Rugby and football for Croke in 2008

The GAA Central Council has approved the use of Croke Park for rugby 6 nations and football world cup qualifiers in 2008 but have yet to decide on the use of the ground for friendlies.

In addition to closing the door on Croke beyond 2008 and the use of other GAA grounds for rugby and football, the Central Council had a shot at these sports claiming they had not reciprocated by enabling other grounds for GAA sports.

They also confirmed they had heard nothing from Peter Hain regarding his much rumoured commemoration at the forthcoming Ireland v England game.Central Council Meeting

Saturday, February 17

The Central Council held a meeting in Croke Park today to discuss a variety of issues and made the following decisions.

Croke Park 2008

It was agreed to accede to the IRFU and FAI’s request to hold three Six Nation’s Rugby and two World Cup soccer qualifier games respectively in Croke Park in the Spring and Autumn of 2008.

It was also agreed that should planning permission be refused for the Lansdowne Road redevelopment or should any planning permission given render the project unviable, the 2005 Congress decision in relation to use of the Stadium is no longer applicable post 2008.

It was also confirmed that use of no other GAA grounds for any rugby or soccer competitions would be considered and that no such application had been received from the respective governing bodies or are being contemplated by them.

Disappointment was expressed by delegates that no reciprocal gesture was being made to the GAA and that Gaelic games were being excluded from the stadium being built in Tallaght exclusively for soccer which is being financed by the Government in land provided by the local authority.

It was pointed out that a similar situation prevails in relation to Lansdowne Road despite the fact that provision for Gaelic Games was promised in respect of both proposals.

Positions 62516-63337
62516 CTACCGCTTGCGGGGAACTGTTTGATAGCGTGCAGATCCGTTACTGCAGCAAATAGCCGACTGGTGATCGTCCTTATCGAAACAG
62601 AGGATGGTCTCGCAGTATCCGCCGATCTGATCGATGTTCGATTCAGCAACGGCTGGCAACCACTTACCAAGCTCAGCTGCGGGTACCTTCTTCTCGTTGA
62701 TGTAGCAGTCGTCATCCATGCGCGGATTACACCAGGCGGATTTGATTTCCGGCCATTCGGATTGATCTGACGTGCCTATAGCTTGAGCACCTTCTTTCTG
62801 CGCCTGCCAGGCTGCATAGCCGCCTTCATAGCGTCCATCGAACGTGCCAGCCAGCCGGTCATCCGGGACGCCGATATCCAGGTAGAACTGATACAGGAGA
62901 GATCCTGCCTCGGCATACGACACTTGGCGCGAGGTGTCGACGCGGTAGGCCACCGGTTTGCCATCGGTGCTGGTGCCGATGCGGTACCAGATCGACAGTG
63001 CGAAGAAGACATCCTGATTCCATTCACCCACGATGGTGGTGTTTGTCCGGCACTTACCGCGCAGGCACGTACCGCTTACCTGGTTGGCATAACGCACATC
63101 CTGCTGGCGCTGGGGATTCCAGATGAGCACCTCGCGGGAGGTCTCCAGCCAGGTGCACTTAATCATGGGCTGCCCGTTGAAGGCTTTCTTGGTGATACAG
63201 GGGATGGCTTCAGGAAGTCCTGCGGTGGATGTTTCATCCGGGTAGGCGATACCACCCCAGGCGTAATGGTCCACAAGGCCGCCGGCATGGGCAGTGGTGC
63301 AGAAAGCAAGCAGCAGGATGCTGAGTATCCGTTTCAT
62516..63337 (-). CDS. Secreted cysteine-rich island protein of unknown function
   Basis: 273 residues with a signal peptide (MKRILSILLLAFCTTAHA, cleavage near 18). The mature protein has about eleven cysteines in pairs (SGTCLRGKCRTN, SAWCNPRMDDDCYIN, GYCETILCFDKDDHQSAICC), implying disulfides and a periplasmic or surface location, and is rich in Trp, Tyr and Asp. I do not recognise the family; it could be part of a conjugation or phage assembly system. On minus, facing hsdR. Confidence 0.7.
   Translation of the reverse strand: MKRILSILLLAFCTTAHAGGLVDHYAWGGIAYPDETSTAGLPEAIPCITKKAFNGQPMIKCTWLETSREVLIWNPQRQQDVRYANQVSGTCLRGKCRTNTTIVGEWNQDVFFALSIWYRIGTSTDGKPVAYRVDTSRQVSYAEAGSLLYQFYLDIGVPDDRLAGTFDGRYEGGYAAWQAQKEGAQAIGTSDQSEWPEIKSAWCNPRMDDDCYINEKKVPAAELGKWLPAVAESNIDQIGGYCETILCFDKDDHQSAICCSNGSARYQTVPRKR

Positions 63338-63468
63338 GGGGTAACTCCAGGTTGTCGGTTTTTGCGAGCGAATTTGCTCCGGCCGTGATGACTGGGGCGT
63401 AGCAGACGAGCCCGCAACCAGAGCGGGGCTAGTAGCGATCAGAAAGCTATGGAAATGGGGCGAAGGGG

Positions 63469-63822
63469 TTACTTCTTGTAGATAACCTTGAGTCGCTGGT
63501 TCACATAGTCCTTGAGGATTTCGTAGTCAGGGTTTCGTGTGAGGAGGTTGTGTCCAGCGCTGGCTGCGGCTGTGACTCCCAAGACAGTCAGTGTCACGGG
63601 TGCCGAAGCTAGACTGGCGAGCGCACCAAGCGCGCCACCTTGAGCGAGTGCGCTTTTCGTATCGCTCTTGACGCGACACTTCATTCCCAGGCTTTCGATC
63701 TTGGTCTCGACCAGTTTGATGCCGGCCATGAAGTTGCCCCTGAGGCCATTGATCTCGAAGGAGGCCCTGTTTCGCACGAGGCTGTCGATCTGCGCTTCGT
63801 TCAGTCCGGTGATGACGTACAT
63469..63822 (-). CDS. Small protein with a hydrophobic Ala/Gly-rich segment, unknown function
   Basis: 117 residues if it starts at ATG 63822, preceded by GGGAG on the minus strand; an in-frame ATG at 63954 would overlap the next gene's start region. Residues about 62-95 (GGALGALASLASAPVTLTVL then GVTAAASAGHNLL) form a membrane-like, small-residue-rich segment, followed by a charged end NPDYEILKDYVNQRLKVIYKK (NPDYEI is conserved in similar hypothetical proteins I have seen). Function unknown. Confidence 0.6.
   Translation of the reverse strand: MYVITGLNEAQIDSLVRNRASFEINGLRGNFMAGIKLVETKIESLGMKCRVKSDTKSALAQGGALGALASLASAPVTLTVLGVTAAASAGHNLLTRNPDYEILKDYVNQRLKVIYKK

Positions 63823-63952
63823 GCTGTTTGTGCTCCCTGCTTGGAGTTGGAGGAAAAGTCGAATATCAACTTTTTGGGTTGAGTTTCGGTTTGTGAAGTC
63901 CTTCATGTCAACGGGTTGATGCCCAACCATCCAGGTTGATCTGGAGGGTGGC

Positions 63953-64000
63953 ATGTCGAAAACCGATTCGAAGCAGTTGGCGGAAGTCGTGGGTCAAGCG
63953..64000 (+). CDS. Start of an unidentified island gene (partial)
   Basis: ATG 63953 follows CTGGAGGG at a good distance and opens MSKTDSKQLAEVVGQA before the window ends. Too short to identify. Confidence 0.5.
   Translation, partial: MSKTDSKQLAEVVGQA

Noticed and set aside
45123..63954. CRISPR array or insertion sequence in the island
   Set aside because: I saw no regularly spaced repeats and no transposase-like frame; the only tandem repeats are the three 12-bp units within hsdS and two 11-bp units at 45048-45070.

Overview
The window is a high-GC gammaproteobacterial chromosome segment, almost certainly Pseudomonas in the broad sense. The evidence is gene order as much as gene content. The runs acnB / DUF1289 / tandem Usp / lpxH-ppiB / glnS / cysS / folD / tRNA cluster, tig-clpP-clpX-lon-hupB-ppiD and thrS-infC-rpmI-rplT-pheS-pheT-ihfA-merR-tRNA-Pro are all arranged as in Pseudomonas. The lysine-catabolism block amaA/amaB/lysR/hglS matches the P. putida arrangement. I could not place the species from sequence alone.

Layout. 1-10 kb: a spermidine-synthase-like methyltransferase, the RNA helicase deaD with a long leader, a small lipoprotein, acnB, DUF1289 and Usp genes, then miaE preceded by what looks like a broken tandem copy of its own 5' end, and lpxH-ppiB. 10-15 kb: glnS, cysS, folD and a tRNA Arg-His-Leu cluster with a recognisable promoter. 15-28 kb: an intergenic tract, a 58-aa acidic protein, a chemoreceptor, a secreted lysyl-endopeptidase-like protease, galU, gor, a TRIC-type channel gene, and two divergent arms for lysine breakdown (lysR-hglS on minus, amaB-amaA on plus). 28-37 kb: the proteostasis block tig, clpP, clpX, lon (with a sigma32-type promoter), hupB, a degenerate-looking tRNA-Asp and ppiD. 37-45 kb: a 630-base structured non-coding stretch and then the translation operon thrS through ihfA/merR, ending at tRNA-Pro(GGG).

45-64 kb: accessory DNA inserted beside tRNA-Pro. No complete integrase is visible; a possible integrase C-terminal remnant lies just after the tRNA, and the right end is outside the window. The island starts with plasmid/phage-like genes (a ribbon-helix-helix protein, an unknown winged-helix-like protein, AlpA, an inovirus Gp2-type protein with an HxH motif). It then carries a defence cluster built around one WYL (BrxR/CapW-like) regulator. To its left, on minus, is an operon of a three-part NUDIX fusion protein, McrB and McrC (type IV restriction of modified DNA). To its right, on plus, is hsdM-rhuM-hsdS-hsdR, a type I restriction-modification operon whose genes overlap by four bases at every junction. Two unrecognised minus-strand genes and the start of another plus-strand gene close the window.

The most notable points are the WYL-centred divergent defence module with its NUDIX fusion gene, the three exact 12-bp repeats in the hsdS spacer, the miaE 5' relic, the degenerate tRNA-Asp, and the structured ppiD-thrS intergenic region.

An application in regard to friendly games in 2008 by both the FAI and IRFU was not discussed at today’s meeting.

Bloody Sunday

It was reported that in so far as the GAA is concerned there is no substance to alleged leaks from the Secretary of State’s office in Northern Ireland to the effect that a wreath laying ceremony will take place at the Bloody Sunday memorial in Croke Park on the day of the Ireland v England Rugby game.

  • Southern Observer

    Here’s hoping that you have more success keeping the discussion on the issue of rugby than you had the last time.Speaking of which the finale of the last discussion seems to indicate that the best way to deal with.. ahem.. thread derailers is to keep posting on the subject of *rugby* along with like-minded individuals no matter what

  • Dec

    Michael

    Any word/rumours on team selection against England(thinking Bests/Boss)?

  • Southern Observer

    Perhaps I should amend the above to ‘rugby and soccer’.

  • james

    “Disappointment was expressed by delegates that no reciprocal gesture was being made to the GAA and that Gaelic games were being excluded from the stadium being built in Tallaght exclusively for soccer which is being financed by the Government in land provided by the local authority.”

    According to RTE

    ‘Some’ delegates expressed disappointment that a ‘reciprocal gesture’ was not being made to the GAA on the basis of the opening up of Croke Park.

    ‘Some’ & ‘all’ is a little different in interpretation.

    The GAA response to a memorial

    “The association also dismissed rumours that a wreath would be laid commemorating the victims of Bloody Sunday before Ireland play England in the RBS Six Nations next Sunday.”

  • Pete Baker

    Hmm.. a link to the policital discussion would seem appropriate in this consideration.

  • The thread might have been titled… When Kite Flying Goes Wrong.

  • Droch_Bhuachaill

    “The GAA Central Council has approved the use of Croke Park for rugby 6 nations and football world cup qualifiers in 2008 but have yet to decide on the use of the ground for friendlies.”